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Hannah Berner said she would love to be thought of as a role model for other girls.
Hannah Berner has plenty of tennis awards at her Park Slope, Brooklyn home. There are tall ones, short ones, plaques – every kind you could imagine.
There’s one that stands out above them all because it’s, well, broken.
Berner, who plays third singles on the Beacon boys’ tennis team because the school doesn’t have a team for girls, beat Cardozo junior Roland John in the PSAL Class A championship match and, afterward, John cracked his racket in half in frustration.
When no one else was around, Beacon coach Bayard Faithfull went to pick up the pieces, so to speak. He gave them to Berner.
“Bayard said, ‘Here, keep this as a trophy,’” she said with a laugh.
It isn’t like John was Berner’s first male victim this year. Up until the Mayor’s Cup final Sunday when she lost to Cardozo’s Hugh Mo in an abbreviated match, she had been undefeated. Mo had cramps and, instead of playing a third set, they played a 10−point tiebreaker. The result didn’t matter, because Beacon had already won.
The Blue Demons won the New England⁄Mid−Atlantic (NEMA) Tennis Tournament in Maryland this season and Berner was the only girl among more than 300 guys competing. She didn’t lose a match.
“She was beating kids [at the NEMA tournament] that are at the top of the Eastern rankings,” Beacon senior second singles Jon Franzel said.
Berner, who transferred to Beacon from the Adams⁄Flynn International Tennis Academy in Weston, Fla., last year, is ranked No. 52 in the country among seniors by tennisrecruiting.net. She will attend the University of Wisconsin next year on an athletic scholarship. She is one of the best female players on the East Coast, but what makes Berner stand out is her dominance on a male team.
At the NEMA tournament in Maryland, her mother, Lenore, said her daughter became somewhat of a spectacle. Every time she took the court, male players from other teams would gather. They would marvel at her skill level and her tendency to rush the net, unlike some other female players, Berner’s mom said.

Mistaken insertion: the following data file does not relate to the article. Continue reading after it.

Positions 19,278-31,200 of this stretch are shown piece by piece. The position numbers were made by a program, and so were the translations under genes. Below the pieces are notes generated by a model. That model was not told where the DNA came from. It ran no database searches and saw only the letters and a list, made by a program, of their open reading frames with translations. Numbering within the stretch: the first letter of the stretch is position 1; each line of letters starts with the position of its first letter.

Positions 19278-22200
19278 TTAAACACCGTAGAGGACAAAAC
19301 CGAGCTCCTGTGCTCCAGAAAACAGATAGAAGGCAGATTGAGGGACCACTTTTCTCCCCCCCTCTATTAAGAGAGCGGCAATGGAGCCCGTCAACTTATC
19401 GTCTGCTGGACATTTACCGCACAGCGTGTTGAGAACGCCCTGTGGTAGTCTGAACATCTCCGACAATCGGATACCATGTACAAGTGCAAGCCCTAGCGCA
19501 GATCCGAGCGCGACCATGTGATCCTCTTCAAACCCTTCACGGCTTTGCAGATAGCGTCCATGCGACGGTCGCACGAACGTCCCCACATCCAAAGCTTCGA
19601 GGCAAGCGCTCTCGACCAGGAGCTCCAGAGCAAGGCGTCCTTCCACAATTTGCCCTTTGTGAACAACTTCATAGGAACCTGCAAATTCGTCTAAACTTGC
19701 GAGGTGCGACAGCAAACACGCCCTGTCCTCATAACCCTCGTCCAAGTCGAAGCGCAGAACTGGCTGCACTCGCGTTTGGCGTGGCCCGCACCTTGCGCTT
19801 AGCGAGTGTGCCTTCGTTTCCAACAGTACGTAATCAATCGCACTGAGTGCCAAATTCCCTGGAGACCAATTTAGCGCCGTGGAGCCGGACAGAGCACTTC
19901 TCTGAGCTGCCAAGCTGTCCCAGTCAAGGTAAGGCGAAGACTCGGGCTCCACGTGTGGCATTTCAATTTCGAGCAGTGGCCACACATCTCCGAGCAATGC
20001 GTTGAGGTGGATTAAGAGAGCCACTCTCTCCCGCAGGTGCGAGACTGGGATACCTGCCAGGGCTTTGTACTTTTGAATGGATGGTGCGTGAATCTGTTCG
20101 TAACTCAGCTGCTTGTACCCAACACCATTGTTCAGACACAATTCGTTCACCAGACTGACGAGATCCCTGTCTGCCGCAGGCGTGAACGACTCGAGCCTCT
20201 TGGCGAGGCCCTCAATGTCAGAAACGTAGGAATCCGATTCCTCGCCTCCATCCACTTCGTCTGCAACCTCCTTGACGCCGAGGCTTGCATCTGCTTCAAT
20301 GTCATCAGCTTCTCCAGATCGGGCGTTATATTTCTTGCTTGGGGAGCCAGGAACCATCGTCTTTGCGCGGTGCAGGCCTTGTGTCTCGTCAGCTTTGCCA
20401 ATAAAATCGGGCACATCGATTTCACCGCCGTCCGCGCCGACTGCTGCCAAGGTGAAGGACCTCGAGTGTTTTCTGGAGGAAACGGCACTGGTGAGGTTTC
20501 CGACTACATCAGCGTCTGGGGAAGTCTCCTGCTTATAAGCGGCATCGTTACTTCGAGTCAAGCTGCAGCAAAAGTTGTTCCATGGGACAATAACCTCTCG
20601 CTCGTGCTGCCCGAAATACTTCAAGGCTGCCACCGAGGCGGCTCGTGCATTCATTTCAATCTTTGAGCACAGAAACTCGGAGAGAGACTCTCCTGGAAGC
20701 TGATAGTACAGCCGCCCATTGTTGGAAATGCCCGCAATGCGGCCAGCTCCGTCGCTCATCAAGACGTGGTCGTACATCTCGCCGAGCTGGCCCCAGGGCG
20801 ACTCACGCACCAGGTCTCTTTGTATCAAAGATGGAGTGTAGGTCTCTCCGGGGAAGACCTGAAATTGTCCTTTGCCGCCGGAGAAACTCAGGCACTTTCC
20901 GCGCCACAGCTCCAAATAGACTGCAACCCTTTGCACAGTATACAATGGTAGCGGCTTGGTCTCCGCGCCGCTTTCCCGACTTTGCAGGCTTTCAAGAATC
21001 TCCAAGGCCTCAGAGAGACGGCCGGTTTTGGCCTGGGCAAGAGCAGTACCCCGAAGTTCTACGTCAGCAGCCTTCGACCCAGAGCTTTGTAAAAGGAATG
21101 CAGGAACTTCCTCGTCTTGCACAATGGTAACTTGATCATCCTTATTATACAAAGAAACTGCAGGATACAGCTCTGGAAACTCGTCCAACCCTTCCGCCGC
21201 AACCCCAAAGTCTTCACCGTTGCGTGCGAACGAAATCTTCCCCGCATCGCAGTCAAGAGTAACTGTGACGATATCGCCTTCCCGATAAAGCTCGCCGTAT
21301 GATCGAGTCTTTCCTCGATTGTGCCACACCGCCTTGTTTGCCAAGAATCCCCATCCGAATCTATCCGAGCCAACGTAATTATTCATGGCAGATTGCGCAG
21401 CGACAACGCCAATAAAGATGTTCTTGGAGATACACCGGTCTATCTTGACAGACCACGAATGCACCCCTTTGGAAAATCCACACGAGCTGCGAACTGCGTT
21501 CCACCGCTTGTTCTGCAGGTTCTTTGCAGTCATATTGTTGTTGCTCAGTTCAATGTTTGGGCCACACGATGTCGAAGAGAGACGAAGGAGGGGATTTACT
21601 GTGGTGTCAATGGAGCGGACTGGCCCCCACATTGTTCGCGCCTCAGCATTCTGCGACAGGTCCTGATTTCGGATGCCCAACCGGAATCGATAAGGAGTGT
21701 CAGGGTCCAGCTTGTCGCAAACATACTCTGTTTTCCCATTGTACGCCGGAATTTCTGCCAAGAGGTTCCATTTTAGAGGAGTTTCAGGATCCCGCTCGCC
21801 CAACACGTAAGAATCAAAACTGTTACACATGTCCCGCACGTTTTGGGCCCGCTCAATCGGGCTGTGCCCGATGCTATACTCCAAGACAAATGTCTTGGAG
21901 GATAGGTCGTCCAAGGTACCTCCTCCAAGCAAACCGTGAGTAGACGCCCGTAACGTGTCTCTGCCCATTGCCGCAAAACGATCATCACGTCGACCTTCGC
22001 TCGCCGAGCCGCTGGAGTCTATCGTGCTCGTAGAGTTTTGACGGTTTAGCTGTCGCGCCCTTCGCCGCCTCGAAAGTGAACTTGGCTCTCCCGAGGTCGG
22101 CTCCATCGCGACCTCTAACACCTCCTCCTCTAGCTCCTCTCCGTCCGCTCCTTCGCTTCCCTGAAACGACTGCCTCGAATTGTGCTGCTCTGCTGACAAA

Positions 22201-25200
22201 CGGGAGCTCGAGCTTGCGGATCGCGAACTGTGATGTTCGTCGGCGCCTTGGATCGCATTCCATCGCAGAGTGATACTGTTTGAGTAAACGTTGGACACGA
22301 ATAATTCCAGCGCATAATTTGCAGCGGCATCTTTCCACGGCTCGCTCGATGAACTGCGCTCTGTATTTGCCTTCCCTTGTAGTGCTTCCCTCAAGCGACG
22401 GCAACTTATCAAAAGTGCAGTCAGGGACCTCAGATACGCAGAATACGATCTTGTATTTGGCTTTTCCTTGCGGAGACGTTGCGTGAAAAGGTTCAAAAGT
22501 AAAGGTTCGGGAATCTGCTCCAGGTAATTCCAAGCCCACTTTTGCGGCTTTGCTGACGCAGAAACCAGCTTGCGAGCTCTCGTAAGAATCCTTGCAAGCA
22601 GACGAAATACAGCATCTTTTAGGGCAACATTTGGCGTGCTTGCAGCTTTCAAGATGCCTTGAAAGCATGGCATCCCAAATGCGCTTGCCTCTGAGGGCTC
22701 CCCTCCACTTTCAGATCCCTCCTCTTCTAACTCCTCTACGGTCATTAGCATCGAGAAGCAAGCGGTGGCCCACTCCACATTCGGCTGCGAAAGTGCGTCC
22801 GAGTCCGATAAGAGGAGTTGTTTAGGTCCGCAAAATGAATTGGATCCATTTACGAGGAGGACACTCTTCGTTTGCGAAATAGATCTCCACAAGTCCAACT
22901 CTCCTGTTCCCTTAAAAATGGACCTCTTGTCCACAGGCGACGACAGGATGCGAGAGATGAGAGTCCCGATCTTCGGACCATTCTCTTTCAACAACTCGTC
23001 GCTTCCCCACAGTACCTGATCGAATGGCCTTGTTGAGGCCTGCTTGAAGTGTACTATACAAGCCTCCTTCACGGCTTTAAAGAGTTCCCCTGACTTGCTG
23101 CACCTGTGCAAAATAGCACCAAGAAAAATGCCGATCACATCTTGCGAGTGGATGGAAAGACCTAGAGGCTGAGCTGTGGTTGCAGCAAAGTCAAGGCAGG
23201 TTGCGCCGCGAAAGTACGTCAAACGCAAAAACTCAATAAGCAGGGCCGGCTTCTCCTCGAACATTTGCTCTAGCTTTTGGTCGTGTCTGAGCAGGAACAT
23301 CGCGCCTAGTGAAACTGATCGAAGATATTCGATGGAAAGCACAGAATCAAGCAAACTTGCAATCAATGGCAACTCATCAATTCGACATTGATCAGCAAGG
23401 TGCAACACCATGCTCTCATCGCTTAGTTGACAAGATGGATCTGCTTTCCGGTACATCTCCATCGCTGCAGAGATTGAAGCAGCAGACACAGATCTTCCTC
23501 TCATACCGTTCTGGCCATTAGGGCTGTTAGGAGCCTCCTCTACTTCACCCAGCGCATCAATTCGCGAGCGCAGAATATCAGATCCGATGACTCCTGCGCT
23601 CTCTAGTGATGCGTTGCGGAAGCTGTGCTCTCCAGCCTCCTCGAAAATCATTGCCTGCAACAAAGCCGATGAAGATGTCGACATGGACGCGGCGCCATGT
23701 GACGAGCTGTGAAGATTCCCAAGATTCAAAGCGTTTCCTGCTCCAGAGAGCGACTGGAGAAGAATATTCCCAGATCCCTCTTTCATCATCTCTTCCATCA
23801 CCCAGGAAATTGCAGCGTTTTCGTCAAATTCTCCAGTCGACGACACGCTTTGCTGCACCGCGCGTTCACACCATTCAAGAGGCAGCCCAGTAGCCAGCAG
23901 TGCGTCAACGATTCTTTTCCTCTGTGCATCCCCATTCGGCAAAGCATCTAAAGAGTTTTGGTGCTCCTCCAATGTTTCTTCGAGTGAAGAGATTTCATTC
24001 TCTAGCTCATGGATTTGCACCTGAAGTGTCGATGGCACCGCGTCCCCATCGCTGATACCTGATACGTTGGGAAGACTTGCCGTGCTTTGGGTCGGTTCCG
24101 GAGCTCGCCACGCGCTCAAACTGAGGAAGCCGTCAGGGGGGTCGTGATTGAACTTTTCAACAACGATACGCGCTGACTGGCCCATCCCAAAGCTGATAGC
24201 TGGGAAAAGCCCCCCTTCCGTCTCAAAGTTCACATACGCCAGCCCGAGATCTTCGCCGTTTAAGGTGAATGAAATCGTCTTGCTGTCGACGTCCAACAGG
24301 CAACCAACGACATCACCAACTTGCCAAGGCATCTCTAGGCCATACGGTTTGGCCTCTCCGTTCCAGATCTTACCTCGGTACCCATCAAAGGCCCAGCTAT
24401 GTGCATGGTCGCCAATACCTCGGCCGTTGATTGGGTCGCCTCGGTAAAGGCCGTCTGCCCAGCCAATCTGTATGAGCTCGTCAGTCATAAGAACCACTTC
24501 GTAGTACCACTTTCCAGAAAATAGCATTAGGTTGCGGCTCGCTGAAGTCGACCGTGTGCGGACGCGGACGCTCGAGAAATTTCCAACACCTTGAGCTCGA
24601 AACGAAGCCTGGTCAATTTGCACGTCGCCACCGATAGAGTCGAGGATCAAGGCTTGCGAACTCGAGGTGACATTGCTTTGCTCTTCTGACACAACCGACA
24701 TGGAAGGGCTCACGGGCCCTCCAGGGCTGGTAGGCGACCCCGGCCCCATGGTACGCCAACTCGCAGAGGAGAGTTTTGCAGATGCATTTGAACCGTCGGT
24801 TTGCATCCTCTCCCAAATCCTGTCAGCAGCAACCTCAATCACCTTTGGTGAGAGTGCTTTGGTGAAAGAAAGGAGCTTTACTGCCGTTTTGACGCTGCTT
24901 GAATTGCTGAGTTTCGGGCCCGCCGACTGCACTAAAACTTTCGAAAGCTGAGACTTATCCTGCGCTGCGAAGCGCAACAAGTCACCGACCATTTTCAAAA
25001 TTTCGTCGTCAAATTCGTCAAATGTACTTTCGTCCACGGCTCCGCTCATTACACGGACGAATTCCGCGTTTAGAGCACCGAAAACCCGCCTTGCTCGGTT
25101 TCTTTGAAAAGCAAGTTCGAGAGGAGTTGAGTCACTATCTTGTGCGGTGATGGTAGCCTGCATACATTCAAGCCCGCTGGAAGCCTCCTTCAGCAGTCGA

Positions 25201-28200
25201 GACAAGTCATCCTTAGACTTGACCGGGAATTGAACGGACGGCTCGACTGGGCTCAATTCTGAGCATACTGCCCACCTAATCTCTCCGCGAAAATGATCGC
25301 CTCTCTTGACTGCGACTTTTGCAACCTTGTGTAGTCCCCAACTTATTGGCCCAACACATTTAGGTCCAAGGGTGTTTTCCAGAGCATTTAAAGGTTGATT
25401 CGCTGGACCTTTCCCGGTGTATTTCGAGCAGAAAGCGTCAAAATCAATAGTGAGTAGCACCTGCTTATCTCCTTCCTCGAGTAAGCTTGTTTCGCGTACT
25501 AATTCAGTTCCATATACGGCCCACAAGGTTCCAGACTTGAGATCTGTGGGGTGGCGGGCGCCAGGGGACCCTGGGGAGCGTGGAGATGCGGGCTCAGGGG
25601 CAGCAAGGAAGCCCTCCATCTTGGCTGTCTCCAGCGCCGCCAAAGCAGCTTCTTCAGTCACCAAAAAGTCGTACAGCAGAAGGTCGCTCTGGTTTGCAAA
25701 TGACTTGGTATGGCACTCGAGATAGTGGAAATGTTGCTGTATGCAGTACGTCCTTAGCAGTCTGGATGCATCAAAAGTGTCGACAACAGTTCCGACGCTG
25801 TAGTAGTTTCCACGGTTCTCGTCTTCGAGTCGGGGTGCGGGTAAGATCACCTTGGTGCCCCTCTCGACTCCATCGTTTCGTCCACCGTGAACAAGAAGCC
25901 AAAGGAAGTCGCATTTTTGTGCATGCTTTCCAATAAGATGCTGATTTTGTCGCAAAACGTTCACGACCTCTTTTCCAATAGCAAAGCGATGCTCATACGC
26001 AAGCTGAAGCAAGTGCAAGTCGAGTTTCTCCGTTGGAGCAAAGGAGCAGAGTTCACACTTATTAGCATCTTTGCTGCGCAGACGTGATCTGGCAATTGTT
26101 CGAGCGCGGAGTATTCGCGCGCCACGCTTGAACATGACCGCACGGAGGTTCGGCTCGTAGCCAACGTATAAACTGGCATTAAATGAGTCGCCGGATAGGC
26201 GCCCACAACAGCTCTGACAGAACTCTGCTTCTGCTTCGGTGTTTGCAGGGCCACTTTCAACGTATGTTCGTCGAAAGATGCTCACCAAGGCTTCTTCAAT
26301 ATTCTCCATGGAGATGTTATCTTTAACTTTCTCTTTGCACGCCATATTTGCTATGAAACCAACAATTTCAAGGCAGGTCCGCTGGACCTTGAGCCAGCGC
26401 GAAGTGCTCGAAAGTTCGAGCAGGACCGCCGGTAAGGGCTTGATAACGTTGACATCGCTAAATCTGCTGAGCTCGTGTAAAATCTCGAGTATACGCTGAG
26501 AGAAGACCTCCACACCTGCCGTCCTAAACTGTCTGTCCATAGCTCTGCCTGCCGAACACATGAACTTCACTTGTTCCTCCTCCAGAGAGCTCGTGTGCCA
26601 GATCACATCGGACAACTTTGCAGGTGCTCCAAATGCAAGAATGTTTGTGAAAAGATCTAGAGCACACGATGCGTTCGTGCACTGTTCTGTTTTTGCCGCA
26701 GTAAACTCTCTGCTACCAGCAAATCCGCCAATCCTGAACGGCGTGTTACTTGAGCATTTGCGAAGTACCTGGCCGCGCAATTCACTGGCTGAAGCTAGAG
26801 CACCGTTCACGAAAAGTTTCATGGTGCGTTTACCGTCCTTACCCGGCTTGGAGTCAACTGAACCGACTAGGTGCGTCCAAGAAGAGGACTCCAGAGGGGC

“She had a fan club by the end,” Lenore said. “They would be like, ‘The girls playing, the girls playing!’”
Her presence on the Beacon team hasn’t come without controversy. When the Blue Demons beat Cardozo in the PSAL championship, Judges coach Howie Arons sounded off on the topic. He didn’t think it should be allowed.
“Hannah’s great, but she’s a girl playing on a boys’ team,” Arons said afterward. “I can’t help myself. She’s a top gun, a national player. This is the boys’ championship. … Give me the best two girls at Cardozo and I’m winning the match – game over.”
Of course, Title IX states that if a school does not have a girls’ team, a female student−athlete can play with the boys.
“It misses the larger point,” Faithfull said of Arons’ rant. “Title IX has been in place since 1972. I’m not sure if we want to fight that battle. … She can play. Congress decided that a long time ago. It’s a dead issue.”
Arons shuffled his lineup for the Mayor’s Cup because John “couldn’t play against Hannah Berner.” Instead, she faced Mo, though the result didn’t end up mattering.
“It’s creative,” she said. “He’s thinking deep about this. So it’ll be sweeter if we win this time.”
Beacon did win Sunday, its first−ever Mayor’s Cup title. It was an excellent send−off for Berner, who said she’s looking forward to Wisconsin, where she fell in love with “the team, the school and the coach.”
What she will leave behind is a legacy. Faithfull said she’s a role model not only because of her tennis ability, but her academic excellence and character. Berner does feel in some ways like a pioneer in women’s tennis; she doesn’t like the stigma that the men’s game is more exciting than its counterpart and she’s hoping to do her part to change that perception.
“I think it’s helping a lot of girls out there,” she said. “I would love to be considered a role model.”
Next year, she’ll go back to facing females full time at Wisconsin. Berner said she thinks playing with the Beacon boys’ team the last two years has elevated her game. But it really doesn’t matter all that much when she gets out there.
©2009 Community Newspaper Group
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